Oct 15 is International White cane Day : A tool for mobility and freedom | Sunday Observer

Oct 15 is International White cane Day : A tool for mobility and freedom

October 15, 2019, marks 98 years since the white cane was introduced.

The white cane has become a symbol associated with blind or visually impaired persons. Some persons may have minimal of sight, but are nevertheless required to carry a white cane. The traditional cane of the blind was earlier known as the ‘Hoover cane’ after Dr. Richard Hoover who designed it primarily as a mobility tool.

In 1921, an English photographer from Bristol, James Biggs, who lost his sight in an accident painted his walking stick white to make it more visible to vehicular traffic and all others on the road. In 1931 France launched a national white stick movement for blind people followed by the USA. From 1964, the day was set aside for national observance around the world as White Cane Safety Day to celebrate the white cane as an important symbol of blindness and tool of independence.International White Cane Day is a day to celebrate the achievements of people who are blind or have low vision and the white cane is an important symbol of blindness and tool of independence. Several ceremonies will be held in Sri Lanka too mark the day.

Have you ever helped a blind person or thought of lending a helping hand but wondered how to get about it? It is crucial for all those of us blessed with sight to provide and promote a safe environment for the visually impaired.

Though the traditional white cane is designed primarily as a mobility tool to detect objects in the path of the user, blind people treat it more like an extension of their bodies. It is also a message to others that the user is visually impaired. For example, if you are in a vehicle and see a person with a white cane, it is advisable to slow down until it is clear what the white cane user intends to do (cross the road, walk along the same path or is someone coming to his or her assistance?).

That last point is worth exploring. Whenever we see a blind person, our first instinct is to rush out, grab him or her by the arm and then assist him. A recent survey in Australia has shown two thirds of people who use white canes have been unexpectedly handled by a member of the public, a timely topic and focus of International White Cane Day.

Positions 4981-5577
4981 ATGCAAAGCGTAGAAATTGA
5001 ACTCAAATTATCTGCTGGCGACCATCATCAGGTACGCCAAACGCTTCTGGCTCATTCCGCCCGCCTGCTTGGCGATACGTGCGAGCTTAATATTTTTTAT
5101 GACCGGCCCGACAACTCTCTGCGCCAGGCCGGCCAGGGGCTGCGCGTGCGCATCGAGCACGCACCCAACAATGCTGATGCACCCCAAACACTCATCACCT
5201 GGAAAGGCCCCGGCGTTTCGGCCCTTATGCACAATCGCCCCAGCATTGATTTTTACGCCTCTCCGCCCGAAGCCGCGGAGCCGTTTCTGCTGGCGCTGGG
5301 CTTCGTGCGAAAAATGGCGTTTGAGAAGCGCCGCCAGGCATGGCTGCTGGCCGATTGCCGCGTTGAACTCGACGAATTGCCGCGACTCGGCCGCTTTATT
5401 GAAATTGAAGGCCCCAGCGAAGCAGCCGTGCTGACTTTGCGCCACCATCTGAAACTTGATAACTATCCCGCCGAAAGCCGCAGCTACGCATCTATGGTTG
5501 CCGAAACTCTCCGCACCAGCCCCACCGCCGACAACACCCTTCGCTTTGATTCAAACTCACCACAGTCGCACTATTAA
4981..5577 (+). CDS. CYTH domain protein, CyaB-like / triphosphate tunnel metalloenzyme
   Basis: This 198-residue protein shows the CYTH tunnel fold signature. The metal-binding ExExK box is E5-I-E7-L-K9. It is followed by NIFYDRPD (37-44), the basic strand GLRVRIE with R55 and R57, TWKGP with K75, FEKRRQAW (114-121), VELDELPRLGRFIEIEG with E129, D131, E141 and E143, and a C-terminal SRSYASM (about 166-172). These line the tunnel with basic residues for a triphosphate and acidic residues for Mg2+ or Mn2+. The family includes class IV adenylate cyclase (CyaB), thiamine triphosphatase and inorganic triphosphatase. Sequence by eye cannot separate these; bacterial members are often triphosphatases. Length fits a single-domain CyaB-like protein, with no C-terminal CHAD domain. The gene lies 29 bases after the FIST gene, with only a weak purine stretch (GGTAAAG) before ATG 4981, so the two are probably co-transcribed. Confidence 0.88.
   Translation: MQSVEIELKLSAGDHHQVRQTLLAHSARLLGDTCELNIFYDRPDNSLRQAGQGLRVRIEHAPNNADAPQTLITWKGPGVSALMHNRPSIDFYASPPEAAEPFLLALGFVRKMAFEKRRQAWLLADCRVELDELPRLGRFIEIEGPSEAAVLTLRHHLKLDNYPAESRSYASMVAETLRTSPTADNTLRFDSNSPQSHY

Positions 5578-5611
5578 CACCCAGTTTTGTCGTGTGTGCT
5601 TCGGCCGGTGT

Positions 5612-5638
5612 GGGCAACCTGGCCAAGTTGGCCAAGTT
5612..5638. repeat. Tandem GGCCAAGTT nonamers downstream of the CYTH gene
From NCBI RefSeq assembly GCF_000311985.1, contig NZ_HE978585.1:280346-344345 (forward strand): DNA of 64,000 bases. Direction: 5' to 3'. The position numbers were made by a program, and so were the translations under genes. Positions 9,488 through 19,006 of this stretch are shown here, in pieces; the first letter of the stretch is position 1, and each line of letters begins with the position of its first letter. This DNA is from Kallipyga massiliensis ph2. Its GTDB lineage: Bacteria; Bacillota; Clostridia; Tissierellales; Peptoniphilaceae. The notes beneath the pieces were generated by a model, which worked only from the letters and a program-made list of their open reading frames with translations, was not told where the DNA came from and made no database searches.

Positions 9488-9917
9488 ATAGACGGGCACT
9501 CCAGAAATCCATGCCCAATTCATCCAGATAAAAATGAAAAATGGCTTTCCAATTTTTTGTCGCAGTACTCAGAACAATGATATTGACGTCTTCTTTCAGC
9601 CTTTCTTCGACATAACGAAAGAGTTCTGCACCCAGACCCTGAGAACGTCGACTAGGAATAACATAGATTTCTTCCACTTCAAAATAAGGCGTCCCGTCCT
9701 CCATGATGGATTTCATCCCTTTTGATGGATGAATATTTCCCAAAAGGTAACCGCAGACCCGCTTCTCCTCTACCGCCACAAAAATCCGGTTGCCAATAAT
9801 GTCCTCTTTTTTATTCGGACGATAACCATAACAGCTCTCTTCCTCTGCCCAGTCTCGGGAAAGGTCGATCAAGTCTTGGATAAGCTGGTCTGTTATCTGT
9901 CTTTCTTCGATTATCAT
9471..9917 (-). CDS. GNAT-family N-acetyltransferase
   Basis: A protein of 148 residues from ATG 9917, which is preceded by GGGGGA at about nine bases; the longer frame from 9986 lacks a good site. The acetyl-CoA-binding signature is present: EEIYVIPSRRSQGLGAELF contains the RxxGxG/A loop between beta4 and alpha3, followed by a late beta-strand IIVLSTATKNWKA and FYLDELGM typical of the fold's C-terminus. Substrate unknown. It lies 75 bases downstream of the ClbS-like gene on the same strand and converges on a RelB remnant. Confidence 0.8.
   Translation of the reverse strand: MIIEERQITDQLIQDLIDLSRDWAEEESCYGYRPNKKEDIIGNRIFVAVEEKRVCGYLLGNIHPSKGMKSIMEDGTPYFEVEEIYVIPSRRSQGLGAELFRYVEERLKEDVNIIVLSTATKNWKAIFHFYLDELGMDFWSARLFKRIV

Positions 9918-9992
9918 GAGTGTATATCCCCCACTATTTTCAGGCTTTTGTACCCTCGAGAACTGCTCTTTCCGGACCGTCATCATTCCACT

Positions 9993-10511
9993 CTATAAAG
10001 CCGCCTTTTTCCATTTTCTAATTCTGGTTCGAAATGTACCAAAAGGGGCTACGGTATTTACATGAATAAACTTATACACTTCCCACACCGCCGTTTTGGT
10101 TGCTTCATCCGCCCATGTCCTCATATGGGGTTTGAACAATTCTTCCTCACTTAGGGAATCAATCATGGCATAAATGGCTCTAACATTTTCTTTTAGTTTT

Conducted by Guide Dogs New South Wales/Australian Capital Territory, the survey revealed 64 percent of people who use white canes have been grabbed or handled by a sighted person without first seeking permission.

“The problem when someone grabs you without asking first is, not only is it an invasion of space, but that it causes confusion and disorientation. I know most people are well-meaning, but they don’t realise that they might actually be making it harder for me to navigate public spaces or even simply putting me in an awkward situation,” one white cane user told the survey takers.

By grabbing a person with a white cane by the arm to help them onto public transport or across the road - without their consent or prior knowledge - you can disorientate them or break the concentration they are using to follow a path. Thus the most polite, simple, effective and helpful thing you can do is directly ask a person using a white cane if they need assistance before trying to help. This is the preferred and the best way members of the public can assist them.

We have to remember that people who are blind or have low vision are no different to anybody else in that they want to be active and independent and experience what their surroundings have to offer. That could be a walk to their local shop or it could be undertaking the trip of a lifetime to the other side of the world. For many people who are blind or have low vision, it’s their white cane and their orientation and mobility skills that allow them to do that.

So when you are driving or walking, remember that not all pedestrians will be able to see you and to be on the look-out for white canes and act accordingly. In many other countries, guide dogs can be seen assisting the blind, but here it is a rarity, as guide dogs are extremely expensive to source and to train. Some guide dog users may also carry a white cane for extra protection and safety.

However, if science and technology get their way, blindness could be a thing of the past. There already are rudimentary “artificial eyes” - essentially a camera wired to the brain – that help blind people recognize shapes and forms, if not acute images. These will progressively get more advanced until they can someday match or even exceed the performance of the natural human eye. But until then, we must do all we can to prevent blindness in the first place and give visually impaired persons more opportunities to ‘move forward’.